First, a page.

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Embracing Grief

Posted by Molly Meyer on


My husband and I awoke on Saturday, mentally preparing ourselves for the funeral of a friend. Elisabeth had lost her two-year battle with a rare form of sarcoma cancer, leaving behind her husband and seven-year-old daughter.

Copyright: antonioguillem / 123RF Stock Photo

We weren’t prepared to find out that another former member of our River family had suffered a terrible tragedy. A family of three was shoe skating on what they thought was a solidly frozen pond. The son, Trent, fell through the ice and drowned. The mother, Polly, died trying to save him. The father, Gary, was rescued and is recovering.

Other tragic stories have affected close friends in recent days, and our hearts ache with the pain of loss, the uncertainty of life, and the lack of control we feel.

Over six years ago, my husband and I lost our son, Joseph, when I was eight and a half months pregnant. After what seemed a healthy pregnancy, we found out that Joseph was very sick with non-immune fetalis hydrops. He died in utero a few days later. I spent a year and a half in grief therapy, and I continue to grieve him each day.

My intent is not to compare different losses, because that is a fruitless exercise, but to encourage us to embrace our grief. Our culture shies away from grief. It’s hard to know what to say or do when someone has experienced great loss. We fear we might make those grieving feel worse.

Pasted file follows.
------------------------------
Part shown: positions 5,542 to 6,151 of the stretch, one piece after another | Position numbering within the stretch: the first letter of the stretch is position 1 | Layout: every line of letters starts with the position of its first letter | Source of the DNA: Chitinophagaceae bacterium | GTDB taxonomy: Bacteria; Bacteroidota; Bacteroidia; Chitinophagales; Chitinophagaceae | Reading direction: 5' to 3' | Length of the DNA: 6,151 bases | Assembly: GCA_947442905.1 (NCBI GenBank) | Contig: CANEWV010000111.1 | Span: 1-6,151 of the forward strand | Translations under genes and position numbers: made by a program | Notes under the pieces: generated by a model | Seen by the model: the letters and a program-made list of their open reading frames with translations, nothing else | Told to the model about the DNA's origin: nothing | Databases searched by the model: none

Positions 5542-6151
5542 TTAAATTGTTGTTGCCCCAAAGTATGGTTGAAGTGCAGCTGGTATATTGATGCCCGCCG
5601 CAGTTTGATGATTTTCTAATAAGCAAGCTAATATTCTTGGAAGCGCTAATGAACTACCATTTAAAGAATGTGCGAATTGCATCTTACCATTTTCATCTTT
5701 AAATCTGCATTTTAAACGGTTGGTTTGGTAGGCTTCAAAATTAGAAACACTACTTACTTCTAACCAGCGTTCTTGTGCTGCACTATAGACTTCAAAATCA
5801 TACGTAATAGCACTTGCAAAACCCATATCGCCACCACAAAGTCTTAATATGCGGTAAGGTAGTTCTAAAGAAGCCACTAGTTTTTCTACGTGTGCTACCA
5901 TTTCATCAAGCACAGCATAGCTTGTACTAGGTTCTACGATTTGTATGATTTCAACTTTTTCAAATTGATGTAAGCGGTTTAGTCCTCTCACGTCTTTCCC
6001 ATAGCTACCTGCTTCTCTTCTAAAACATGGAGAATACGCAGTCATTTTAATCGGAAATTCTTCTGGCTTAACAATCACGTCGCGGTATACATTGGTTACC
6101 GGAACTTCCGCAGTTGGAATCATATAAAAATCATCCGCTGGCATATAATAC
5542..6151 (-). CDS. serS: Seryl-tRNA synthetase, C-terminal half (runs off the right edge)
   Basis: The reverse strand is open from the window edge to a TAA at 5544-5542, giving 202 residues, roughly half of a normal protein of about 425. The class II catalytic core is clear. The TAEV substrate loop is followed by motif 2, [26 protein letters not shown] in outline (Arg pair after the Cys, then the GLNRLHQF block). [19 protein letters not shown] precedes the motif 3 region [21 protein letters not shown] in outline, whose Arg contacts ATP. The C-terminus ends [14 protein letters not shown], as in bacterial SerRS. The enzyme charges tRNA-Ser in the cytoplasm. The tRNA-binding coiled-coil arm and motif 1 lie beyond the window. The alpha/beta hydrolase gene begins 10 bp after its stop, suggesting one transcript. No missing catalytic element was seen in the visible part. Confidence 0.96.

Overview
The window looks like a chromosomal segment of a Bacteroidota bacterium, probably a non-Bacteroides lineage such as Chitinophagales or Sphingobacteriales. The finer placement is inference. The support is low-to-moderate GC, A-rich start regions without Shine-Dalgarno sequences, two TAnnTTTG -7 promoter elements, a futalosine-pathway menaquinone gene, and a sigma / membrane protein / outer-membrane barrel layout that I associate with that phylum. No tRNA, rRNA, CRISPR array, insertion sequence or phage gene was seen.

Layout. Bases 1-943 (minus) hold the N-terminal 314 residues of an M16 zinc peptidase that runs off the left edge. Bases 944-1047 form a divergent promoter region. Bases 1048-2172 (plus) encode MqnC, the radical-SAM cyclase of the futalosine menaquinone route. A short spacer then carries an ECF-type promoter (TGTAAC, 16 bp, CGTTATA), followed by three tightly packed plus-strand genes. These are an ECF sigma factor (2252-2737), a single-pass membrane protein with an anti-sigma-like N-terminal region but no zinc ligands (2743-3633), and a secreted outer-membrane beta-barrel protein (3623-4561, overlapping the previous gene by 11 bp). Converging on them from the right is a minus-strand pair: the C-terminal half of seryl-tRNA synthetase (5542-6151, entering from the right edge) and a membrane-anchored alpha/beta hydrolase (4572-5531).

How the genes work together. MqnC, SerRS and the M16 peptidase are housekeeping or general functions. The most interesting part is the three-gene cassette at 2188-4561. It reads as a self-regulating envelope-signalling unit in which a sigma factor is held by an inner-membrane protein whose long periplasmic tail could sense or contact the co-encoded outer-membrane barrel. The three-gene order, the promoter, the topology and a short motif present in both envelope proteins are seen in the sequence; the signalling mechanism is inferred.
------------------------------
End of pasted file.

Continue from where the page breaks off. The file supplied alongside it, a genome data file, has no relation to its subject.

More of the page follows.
We have not been taught how to grieve for others, let alone ourselves. Yet we all will grieve and suffer loss in our lives. When those who love us choose to surround us, it reminds us that we are not alone in our grief.

“Naked I came from my mother’s womb, and naked I will depart.The Lord gave and the Lord has taken away; may the name of the Lord be praised.” - Job 1:21 (NIV)

Erin Coriell, a writer and end-of-life-care advocate, writes, “In many indigenous cultures, grief is often a collective experience. Through sacred rituals and praise, grief is expressed out loud as a uniting force of remembrance. In the Mayan culture, each individual is given permission to grieve openly and mourn completely at the time of loss. 

“Here in the West, we seem to have placed a time stamp on grief. There seems to be an unspoken expectation that after some time, one will simply get on with life. This concept seems to be wrecking our entire culture. If we are unable to grieve in community, it is nearly impossible for individuals to heal fully. Grief demands to be heard, from all beings. This grieving thing makes us human, it is what unites us all at our core.”

In my own experience of grief, I was never offended by someone’s attempt to comfort me. I always appreciated, and still do, when people remember the son that is no longer with us. We did not experience the joy of living life with him, getting to know him, and making memories with him. But almost every other type of loss does. The memories of the life lived together will remain for a lifetime.